Cannes – Palme d’Or For ‘Shoplifters’
Director Hirokazu Koreeda winner of the Palme d’Or award for ‘Shoplifters’ (Manbiki Kazoku) attends the photocall for the Palme D’Or Winner during the 71st annual Cannes Film Festival at Palais des Festivals on May 19, 2018 in Cannes, France – Source: Andreas Rentz/Getty Images Europe.
At the 71st Cannes Film Festival, Japanese director Hirokazu Kore-eda won the Palme d’Or for his film Shoplifters, marking just the second time this century that an Asian film has claimed the festival’s top prize (the other being Apichatpong Weerasethakul’s Uncle Boonmee Who Can Recall His Past Lives in 2010). A moving portrait of a self-made family whose secret ultimately jeopardizes their ability to stay together, the widely praised drama represents Hore-eda’s fifth time in competition, making him one of the few veterans in a lineup weighted toward less established directors.
American director Spike Lee won the Grand Prix at Cannes for his blaxploitation-styled anti-racism satire BlacKkKlansman, one of just two American films in the official competition (the other, David Robert Mitchell’s poorly received Under the Silver Lake, went home empty-handed). After accepting the prize “on behalf of the People’s Republic of Brooklyn, New York,” Lee told the press, “Cannes was the perfect launchpad for this film. I hope the film can globally get us out of our mental slumber, and start to get back to truth, goodness, love and not hate.”
Lebanese director Nadine Labaki earned the Jury Prize at Cannes for her film Capernaum, a wrenching neorealist portrait of a Beirut street urchin who sues his parents for bringing him into the world. She accepted the award on-stage with child actor Zain Al Rafeea, one of many young performers responsible for carrying films in this year’s festival (Palme d’Or winner Shoplifters also hinges on a pair of child performances).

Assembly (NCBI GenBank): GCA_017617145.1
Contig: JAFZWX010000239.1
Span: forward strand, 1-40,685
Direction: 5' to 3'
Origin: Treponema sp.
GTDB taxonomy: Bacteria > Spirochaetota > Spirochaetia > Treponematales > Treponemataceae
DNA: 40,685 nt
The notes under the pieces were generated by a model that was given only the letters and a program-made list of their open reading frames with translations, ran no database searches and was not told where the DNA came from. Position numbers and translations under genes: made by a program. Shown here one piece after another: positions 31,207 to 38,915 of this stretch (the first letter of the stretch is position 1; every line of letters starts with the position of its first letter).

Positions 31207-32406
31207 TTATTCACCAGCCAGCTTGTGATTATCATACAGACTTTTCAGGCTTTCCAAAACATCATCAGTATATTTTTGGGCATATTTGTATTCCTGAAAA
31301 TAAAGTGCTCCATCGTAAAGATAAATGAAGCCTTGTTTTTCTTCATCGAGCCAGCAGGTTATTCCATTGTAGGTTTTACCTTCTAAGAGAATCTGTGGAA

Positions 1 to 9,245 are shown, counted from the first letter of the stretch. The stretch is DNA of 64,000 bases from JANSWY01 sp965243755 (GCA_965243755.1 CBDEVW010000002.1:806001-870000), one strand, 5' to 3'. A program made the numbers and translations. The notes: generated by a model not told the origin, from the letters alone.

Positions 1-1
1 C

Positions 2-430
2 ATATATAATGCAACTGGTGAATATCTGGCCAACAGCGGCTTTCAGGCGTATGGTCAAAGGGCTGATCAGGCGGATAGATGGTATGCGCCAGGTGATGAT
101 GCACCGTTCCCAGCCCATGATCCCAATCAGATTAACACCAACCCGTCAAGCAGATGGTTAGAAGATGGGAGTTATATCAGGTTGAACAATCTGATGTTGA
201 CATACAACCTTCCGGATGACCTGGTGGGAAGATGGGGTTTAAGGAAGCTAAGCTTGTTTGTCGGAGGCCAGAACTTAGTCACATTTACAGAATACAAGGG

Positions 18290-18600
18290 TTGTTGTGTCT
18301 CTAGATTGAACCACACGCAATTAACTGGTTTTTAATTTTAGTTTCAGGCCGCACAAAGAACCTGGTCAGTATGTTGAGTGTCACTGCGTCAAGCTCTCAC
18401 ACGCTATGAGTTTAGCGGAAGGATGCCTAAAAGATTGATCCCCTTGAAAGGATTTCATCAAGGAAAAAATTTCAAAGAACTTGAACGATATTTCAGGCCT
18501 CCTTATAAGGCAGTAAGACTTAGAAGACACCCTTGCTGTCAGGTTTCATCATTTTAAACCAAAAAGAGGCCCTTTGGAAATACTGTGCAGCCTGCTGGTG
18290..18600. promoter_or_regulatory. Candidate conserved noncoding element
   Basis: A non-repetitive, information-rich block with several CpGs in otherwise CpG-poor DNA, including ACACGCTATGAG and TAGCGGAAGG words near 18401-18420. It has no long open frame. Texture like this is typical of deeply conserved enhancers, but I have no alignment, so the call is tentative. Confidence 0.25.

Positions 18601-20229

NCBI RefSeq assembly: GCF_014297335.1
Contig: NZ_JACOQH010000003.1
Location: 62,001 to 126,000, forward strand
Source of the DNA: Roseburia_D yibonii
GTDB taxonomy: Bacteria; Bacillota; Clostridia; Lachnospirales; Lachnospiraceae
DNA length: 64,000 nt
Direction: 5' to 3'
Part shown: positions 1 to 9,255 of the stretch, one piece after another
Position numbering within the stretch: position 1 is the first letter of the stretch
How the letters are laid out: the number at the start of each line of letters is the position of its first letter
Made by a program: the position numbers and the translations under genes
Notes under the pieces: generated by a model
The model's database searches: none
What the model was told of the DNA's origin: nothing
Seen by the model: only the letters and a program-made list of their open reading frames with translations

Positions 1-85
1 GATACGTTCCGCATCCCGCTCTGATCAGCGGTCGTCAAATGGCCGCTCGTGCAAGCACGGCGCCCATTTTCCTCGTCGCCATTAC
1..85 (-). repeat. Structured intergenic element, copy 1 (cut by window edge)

Best actor honors went to Dogman actor Marcello Fonte, who plays a shrimpy small-town dog washer bullied to the point of breaking by a local thug. Considering the sheer number of strong female performances at this year’s festival at Cannes, many were surprised to see best actress awarded to Ayka star Samal Yeslyamova, whose character — an illegal alien who abandons her newborn baby in sub-zero Moscow — certainly endures the most on-screen hardship.
Jury president Cate Blanchett announced an exceptional Special Palme d’Or to Jean-Luc Godard, who has not attended Cannes since 2004 and was therefore not present (The Image Book producers Mitra Farahani and Fabrice Aragno accepted on his behalf). On-stage, Blanchett described Godard as “a cinematic artist who is continually striving to define and re-define what cinema can be,” later elaborating that his film “lingered with us, confused, confounded, provoked, angered, excited us [and ultimately] influenced our perspective on the rest of the festival.”
Best director honors at Cannes went to Ida helmer Pawel Pawlikowski for Cold War, a black-and-white relationship drama set against the backdrop of the Iron Curtain. The best screenplay prize was shared by Italian writer-director Alice Rohrwacher for Happy as Lazzaro and Iranian collaborators Jafar Panahi and Nader Saeivar for their film 3 Faces. (The jury also went out of its way to acknowledge two filmmakers, Panahi and “Leto” director Kirill Serebrennikov, who were unable to attend the festival on account of legal woes in their home countries.)